What are we doing to help?

Baby Lifeline’s highly evaluated courses, CTG Masterclass and Advanced CTG Masterclass, have for many years been advocating the holistic assessment of mother and baby in relation to the CTG trace, taking into account fetal physiology and the wider clinical picture. As recommended in SBLCBv2, CTG Masterclass teaches “fetal physiological responses to hypoxaemia, the pathophysiology of

fetal brain injury, and the physiology underlying changes in fetal heart rate [5],” it also includes discussion of other clinical factors such as fetal growth restriction, and encourages delegates to provide individualised care, and maintain situational awareness, rather than interpreting a CTG trace in isolation.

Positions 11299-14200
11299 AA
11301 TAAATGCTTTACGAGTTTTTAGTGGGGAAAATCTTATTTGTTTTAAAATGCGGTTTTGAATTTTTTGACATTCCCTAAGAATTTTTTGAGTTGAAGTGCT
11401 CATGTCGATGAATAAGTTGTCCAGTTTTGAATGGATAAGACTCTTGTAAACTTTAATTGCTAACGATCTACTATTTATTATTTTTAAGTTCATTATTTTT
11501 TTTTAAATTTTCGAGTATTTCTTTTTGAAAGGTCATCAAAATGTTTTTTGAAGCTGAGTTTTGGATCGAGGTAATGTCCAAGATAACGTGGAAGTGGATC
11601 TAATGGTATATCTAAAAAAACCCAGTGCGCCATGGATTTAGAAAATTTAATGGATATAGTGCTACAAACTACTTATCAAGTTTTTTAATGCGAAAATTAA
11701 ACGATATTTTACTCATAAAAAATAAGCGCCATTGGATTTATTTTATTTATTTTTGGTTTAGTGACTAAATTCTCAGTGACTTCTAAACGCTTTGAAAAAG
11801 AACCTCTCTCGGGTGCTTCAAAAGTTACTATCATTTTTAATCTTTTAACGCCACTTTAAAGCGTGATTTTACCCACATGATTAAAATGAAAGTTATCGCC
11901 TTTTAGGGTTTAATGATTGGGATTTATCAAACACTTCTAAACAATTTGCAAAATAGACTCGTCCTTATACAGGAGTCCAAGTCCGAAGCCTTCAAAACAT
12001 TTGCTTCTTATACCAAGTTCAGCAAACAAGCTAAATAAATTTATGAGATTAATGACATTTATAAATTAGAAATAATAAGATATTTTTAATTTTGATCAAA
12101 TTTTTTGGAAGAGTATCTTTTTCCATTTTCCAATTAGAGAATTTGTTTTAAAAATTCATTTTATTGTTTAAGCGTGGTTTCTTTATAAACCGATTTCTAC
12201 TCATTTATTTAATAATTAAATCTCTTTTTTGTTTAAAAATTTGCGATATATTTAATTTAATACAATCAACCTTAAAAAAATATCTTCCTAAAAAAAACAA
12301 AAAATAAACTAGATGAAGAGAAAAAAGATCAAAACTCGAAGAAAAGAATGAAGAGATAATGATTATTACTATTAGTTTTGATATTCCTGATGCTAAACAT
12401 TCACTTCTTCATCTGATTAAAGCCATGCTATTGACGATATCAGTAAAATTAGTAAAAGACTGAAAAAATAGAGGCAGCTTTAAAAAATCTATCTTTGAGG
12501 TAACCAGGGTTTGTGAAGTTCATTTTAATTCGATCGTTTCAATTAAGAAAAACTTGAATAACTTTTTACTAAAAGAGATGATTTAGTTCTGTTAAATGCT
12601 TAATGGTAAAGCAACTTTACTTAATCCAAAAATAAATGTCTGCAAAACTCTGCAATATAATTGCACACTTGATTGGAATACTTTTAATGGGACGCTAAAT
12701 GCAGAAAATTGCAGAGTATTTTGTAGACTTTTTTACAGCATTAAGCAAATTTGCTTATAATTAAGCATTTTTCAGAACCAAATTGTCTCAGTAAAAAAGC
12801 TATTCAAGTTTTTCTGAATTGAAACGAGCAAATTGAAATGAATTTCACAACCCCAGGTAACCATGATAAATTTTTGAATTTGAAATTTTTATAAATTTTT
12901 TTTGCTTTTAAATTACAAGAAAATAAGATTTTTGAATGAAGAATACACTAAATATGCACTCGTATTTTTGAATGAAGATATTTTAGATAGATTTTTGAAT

These courses are always taught in a multi-professional, and often multi-organisational environment. Courses can alternatively be commissioned for whole maternity teams; empowering units to change practice and improve outcomes.

Please visit our course pages for more information.

“Our aim as intrapartum care providers should be to ensure a healthy baby and a healthy mother at the end of labour without increasing unnecessary operative interventions. Physiological interpretation of CTG by individualising care, instead of using one CTG-guideline sticker with predetermined arbitrary time limits on all babies with different physiological reserves and risk factors in labour, is crucial to avoid hypoxic and traumatic birth injuries to babies and to reduce unnecessary operative interventions and resultant complications to the mother. It is no longer acceptable…when 34% of poor perinatal outcomes are due to CTG Misinterpretation.”

Mr Edwin Chandraharan